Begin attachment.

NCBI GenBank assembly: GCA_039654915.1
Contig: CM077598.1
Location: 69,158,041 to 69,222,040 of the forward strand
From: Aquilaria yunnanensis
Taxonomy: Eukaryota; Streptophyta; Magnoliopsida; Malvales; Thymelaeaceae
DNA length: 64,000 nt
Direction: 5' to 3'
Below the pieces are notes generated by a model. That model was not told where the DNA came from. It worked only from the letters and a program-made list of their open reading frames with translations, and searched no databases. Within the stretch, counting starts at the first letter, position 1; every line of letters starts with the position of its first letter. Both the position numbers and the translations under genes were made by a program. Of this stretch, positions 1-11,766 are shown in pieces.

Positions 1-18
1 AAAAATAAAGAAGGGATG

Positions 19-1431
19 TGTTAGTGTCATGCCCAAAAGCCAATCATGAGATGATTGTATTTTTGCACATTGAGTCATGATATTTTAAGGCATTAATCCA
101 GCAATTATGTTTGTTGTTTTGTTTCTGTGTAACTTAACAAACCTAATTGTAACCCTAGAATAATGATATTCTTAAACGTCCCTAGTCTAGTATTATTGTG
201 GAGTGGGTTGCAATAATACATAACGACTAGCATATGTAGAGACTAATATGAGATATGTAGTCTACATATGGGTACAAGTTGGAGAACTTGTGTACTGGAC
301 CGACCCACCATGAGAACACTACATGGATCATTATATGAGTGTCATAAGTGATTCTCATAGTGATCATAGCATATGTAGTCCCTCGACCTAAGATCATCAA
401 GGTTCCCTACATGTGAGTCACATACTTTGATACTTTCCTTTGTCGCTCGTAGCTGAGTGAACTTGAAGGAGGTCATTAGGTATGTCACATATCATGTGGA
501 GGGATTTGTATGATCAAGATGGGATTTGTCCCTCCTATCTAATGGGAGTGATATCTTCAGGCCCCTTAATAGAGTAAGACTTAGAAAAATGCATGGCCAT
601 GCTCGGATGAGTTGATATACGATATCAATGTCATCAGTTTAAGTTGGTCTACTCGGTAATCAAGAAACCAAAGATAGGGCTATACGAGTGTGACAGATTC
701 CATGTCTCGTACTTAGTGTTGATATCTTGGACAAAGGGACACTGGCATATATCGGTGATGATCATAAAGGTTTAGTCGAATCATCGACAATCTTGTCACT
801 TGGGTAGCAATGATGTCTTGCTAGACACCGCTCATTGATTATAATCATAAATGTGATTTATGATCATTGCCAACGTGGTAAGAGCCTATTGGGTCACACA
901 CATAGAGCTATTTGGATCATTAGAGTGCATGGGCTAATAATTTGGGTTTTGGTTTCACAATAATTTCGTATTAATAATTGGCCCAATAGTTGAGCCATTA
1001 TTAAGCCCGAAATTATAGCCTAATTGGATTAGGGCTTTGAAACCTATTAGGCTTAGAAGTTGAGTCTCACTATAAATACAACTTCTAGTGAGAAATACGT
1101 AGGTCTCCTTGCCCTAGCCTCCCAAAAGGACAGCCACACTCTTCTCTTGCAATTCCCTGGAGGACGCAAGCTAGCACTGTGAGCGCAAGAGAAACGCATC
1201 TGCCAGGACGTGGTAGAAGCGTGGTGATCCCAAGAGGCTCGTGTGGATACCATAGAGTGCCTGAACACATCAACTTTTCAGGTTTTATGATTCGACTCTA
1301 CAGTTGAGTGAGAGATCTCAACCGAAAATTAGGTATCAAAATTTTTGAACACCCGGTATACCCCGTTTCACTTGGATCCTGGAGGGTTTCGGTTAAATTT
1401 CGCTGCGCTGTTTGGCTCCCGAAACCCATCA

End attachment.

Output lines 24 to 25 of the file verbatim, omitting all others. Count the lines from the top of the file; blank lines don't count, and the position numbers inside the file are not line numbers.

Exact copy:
1201 TGCCAGGACGTGGTAGAAGCGTGGTGATCCCAAGAGGCTCGTGTGGATACCATAGAGTGCCTGAACACATCAACTTTTCAGGTTTTATGATTCGACTCTA
1301 CAGTTGAGTGAGAGATCTCAACCGAAAATTAGGTATCAAAATTTTTGAACACCCGGTATACCCCGTTTCACTTGGATCCTGGAGGGTTTCGGTTAAATTT